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Development of a paradigm to investigate mechanisms of divided and selective attention impairment in the rodent models of Alzheimer’s disease
© Baranauskas et al; licensee BioMed Central Ltd. 2013
- Published: 13 September 2013
- Selective Attention
- Superior Colliculus
- Sustained Attention
- Reaction Time Task
- Collision Detection
In Alzheimer’s disease impaired attention can be detected almost immediately after the first signs of memory loss and is considered to be a major cause of difficulties in the patients everyday life in the early stages of Alzheimer’s disease. Several types of attention are recognized such as divided, selective and sustained attention. Selective and divided attention are impaired most in the Alzheimer’s disease patients while sustained attention remains relatively intact. However, most attention tests in animal models of Alzheimer’s disease such as the five-choice serial reaction time task evaluates sustained but not other attention types. We decided to profit from a recent finding that Alzheimer’s patients have an impaired ability to detect objects approaching on a collision course in tests for selective and divided visual attention [1, 2]. Collision detection is conserved across species and is performed by specialized collision-sensitive neurons in the superior colliculus of both in humans and rodents facilitating extension to humans of the results obtained in animals.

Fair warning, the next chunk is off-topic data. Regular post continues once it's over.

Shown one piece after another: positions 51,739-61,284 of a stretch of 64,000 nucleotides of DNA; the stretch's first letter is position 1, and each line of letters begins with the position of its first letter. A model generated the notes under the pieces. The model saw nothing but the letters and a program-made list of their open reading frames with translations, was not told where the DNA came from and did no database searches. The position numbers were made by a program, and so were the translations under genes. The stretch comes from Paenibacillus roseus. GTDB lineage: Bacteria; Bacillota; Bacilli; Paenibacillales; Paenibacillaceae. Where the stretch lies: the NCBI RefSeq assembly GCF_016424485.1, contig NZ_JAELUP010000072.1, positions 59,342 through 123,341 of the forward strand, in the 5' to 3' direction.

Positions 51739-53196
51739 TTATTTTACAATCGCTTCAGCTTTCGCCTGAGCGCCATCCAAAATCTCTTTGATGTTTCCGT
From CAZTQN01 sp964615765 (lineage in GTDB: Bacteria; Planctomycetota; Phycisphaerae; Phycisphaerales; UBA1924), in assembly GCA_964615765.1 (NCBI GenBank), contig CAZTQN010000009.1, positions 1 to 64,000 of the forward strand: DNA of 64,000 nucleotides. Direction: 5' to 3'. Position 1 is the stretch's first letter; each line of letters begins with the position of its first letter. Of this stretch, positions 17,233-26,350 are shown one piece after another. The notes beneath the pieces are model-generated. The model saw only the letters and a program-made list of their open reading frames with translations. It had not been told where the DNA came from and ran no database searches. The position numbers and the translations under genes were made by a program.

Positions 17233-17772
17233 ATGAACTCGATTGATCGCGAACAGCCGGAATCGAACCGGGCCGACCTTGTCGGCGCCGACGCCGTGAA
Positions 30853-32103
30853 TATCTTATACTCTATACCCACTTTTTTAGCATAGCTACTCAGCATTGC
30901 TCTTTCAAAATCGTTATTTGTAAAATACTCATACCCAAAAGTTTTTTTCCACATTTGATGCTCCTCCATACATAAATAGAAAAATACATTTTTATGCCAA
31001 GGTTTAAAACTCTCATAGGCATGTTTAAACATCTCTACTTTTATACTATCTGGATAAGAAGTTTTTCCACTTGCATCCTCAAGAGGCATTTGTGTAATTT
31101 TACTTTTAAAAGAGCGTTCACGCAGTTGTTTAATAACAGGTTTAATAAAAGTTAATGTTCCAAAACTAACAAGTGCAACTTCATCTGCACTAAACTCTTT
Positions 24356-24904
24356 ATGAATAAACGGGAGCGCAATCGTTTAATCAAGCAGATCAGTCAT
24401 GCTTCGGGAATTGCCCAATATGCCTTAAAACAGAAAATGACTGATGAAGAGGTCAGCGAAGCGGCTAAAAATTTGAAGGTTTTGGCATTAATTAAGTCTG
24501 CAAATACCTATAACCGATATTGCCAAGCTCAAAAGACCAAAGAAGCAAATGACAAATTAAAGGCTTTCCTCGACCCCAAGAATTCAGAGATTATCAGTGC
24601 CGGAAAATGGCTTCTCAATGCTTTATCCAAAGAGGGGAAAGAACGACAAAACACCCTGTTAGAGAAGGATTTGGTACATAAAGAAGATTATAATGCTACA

However, so far little is known about collision-sensitive neurons in rats and mice and such a visual stimulus has not been used in attention tasks in rodents. To establish a paradigm for selective and divided visual attention tests in rodents, we recorded collision sensitive neurons in the rat superior colliculus by employing tetrode extracellular recordings in male, >1 month old rats. Collision sensitive neurons in the superficial layers of the superior colliculus were identified by their ability to respond to stimuli imitating collision but not to the ones veering slightly off. Collision sensitive neurons responded well to both dark (a black image on a white background) and bright (a bright image on a dark background) stimuli. Most putative collision-sensitive neurons could be assigned to eta class. Importantly, responses of collision-sensitive neurons were highly dependent on contrast, a parameter to be used to evaluate divided attention by presenting two different collision stimuli of different contrast. We will use these tests to investigate the effects of a 2-week intracerebroventricular infusion of beta-amyloid-(1-42), a rat model of Alzheimer’s disease , on divided and selective attention. This work was supported by a Lithuanian Research Council grant Nr. VP1-3.1-SMM-08-K-01-022.
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